Why Raspberries’ Second Album ‘Fresh’ Should’ve Been a Bigger Hit
Raspberries cemented their reputation as the prime movers of the power-pop movement with the release of their second album Fresh on Nov. 13, 1972.
The band played the local Cleveland circuit before finding a home that year on Capitol Records, where they released a self-titled debut album that included the Top 5 hit "Go All the Way." The song burst out of AM radio across the country, a perfect blend of the Beatles, the Beach Boys and Small Faces that struck a chord during an era of the more complex musical adventures by Yes and Emerson, Lake and Palmer.
"Go All the Way" was no fluke; the follow-up single, "I Wanna Be With You," was issued in the fall of 1972 and reached the Top 20 just as Fresh arrived in stores. Jim Bonfanti's machine-gun drumming kicks it all off as Wally Bryson's guitar shimmers on top of it all.
Fresh picks up where the debut album left off, adding more direct punches to their sound. But where the first LP included a handful of Paul McCartney-style ballads, Fresh focused on more upbeat rock songs. The album's second single, the Brian Wilson-like "Let's Pretend," brought the Beach Boys' summer sound to a new era. The song peaked at No. 35.
Raspberries once again teamed up with producer Jimmy Ienner, who gave them a sonic punch that retained their melodic pop side. And even though neither single charted as high as "Go All the Way," Fresh outsold the debut and made it to No. 16.
Listen to the Raspberries Perform 'I Wanna Be With You'
"Comparisons to Badfinger are out, because the Raspberries are already better than Badfinger," critic Mike Saunders said in Rolling Stone. "This is the best album I've heard in a long time, and it looks like we have an important group on our hands." He called the album "so good, almost on a Rubber Soul level."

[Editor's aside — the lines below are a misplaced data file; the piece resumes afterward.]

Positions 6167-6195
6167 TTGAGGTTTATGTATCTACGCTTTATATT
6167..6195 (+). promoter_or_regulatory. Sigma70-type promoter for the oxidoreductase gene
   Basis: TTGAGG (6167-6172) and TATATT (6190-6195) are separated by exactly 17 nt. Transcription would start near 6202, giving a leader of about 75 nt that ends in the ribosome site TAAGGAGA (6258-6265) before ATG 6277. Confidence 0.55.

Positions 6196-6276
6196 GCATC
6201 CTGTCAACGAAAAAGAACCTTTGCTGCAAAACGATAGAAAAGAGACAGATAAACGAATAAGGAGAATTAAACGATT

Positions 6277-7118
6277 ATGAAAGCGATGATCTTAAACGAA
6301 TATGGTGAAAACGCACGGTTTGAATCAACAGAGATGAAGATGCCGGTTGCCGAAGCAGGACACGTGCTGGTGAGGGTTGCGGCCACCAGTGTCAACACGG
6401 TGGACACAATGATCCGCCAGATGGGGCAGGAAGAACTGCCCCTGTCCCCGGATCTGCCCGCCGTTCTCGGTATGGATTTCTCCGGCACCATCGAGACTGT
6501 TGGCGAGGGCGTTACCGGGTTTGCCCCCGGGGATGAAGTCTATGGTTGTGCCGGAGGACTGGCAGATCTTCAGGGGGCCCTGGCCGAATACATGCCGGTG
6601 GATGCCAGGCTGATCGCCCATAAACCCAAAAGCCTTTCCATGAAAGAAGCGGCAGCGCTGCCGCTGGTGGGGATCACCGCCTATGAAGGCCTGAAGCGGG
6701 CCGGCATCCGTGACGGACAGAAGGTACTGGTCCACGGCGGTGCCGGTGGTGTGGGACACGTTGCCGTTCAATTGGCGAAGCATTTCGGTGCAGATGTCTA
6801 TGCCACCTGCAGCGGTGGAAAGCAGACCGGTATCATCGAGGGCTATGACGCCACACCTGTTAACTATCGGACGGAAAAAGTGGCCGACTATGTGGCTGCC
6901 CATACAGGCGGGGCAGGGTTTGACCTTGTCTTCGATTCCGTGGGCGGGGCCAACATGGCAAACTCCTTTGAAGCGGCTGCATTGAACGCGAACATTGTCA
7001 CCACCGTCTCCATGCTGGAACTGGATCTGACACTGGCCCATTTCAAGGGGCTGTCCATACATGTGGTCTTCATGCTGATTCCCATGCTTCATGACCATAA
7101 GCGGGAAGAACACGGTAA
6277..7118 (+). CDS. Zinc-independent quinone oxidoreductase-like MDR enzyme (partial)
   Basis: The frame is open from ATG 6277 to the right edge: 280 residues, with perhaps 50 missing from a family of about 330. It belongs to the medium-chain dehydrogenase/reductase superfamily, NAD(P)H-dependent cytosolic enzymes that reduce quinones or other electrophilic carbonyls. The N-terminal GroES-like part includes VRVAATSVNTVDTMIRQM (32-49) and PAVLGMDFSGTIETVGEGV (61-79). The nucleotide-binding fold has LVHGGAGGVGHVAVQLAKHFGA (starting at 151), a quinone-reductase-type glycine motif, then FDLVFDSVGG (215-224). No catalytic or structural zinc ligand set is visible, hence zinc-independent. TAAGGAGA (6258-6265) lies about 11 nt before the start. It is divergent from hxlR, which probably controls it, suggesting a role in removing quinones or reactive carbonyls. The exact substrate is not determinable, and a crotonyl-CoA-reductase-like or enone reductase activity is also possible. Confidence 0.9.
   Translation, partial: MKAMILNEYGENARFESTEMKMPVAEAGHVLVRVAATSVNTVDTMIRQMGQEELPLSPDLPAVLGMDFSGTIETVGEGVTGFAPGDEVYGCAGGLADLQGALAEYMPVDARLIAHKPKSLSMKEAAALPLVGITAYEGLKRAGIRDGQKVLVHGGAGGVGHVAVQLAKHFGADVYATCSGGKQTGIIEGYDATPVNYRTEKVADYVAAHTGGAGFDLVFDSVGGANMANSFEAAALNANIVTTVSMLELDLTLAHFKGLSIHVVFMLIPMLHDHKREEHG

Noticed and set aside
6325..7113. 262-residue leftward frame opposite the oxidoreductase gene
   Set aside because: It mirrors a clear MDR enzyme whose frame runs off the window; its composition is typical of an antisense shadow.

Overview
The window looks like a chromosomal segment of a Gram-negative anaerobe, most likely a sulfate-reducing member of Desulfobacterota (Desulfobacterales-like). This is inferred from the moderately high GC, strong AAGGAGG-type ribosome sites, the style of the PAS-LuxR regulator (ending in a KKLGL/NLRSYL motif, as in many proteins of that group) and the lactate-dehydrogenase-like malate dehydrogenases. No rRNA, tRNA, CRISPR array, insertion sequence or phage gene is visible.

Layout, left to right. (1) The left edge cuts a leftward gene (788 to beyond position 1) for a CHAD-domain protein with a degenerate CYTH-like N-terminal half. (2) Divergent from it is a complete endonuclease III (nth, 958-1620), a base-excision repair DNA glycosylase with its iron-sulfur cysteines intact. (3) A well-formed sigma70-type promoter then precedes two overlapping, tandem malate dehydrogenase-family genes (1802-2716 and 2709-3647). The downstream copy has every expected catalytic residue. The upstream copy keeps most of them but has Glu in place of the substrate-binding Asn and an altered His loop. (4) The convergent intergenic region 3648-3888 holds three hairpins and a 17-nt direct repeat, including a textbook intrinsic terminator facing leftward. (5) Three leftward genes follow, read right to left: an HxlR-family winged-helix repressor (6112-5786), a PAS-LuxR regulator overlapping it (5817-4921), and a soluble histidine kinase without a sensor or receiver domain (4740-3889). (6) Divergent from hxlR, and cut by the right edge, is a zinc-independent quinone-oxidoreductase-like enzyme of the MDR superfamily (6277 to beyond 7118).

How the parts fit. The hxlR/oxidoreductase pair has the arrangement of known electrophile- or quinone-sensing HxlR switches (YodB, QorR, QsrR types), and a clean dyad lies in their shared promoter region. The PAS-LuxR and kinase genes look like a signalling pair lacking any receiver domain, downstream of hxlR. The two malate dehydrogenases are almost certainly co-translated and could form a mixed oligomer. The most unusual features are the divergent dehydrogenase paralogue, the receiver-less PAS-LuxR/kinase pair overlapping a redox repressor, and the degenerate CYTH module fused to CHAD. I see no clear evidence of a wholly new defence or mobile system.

Producer Ienner was a bit more critical of the album, but that mostly had to do with its lack of commercial success. "It's hard to look back," he told writer Ken Sharp in the book Overnight Sensation: The Story of the Raspberries. "If an album is not successful, even if I may like it, I am not completely convinced I've done my job. Neither of [the two singles] was successful to me, but they're still great songs."
There's more to Fresh, however, than those two songs. Tracks such as "Nobody Knows" and "Drivin' Around," both written by singer Eric Carmen and bassist Dave Smalley, are great rockers, while "It Seemed So Easy," with its Byrds-ian jangle, and the jaunty Beatles-esque "I Reach for the Light" highlight the band's '60s pop styles.
Nevertheless, the album simply wasn't as big as it should have been. "Rock critics seemed to get what we were about," Carmen told Pop Matters in 2007. "The 16-year-old girls seemed to get it, but their 18-year-old album-buying brothers, who were listening to Jethro Tull, didn't get it [and] didn't want it."